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Bailout Fever

On Wednesday, the big US auto manufacturers went to Washington to beg for taxpayers’ money to bail them out of possible bankruptcy. There was something symbolic about these auto execs flying in their big luxury private jets from Detroit to Washington. To me, flying to Washington in their gas-guzzling jets symbolizes their failure to innovate to address 21st century problems.

The big 3 US auto manufacturers have been facing major business challenges and financial losses for the last several years. The current recession and possible depression surely don’t help their situation, nor do they help pretty much any other type of business, but why on earth should the taxpayers be on the hook to bail out the auto manufacturers for problems that they brought on themselves? They failed to adapt to a constantly changing world by pushing their SUVs when they should have been working to design more fuel efficient cars.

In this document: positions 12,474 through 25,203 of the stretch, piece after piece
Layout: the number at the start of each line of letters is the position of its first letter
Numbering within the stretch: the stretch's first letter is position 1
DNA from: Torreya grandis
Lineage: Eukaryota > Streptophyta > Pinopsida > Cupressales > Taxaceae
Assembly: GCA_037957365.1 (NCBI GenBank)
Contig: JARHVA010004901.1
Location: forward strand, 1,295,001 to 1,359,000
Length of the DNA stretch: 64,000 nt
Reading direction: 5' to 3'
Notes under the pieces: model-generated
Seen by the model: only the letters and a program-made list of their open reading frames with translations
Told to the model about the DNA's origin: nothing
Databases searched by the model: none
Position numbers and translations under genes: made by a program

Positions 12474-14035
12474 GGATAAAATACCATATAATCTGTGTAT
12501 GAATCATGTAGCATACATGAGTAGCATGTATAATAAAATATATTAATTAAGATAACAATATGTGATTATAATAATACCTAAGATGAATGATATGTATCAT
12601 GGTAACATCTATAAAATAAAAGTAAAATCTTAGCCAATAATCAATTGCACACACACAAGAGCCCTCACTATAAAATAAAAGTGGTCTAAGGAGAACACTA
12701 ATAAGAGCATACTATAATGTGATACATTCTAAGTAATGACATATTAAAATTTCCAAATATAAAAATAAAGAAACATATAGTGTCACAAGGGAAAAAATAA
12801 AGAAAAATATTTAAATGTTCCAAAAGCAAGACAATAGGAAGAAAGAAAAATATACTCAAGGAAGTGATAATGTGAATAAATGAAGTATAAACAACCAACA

I like Congressman Gary Ackerman’s (D-NY) comment: “There’s a delicious irony in seeing private luxury jets flying into Washington, D.C., and people coming off of them with tin cups in their hands. It’s almost like seeing a guy show up at the soup kitchen in high-hat and tuxedo. . . . I mean, couldn’t you all have downgraded to first class or jet-pooled or something to get here?”

GM apparently saw the irony and just today announced that they are terminating the leases on 2 of their 5 corporate jets. As recently as September, GM was leasing 7 jets. Sorry Rick (Wagoner, GM’s CEO), nobody is going to feel sorry for you because you only have 3 corporate jets left.

Further diminishing their credibility, GM and Ford’s CEOs declined to offer to reduce their salary to $1 a year, as Chrysler’s Robert Nardelli has done. GM’s Wagoner made $15.7 million in 2007, while Ford’s Alan Mulally made $21.7 million.

The auto manufacturers need to feel the pain, learn from their mistakes, innovate, and come back when they are really ready to compete with Toyota and Honda.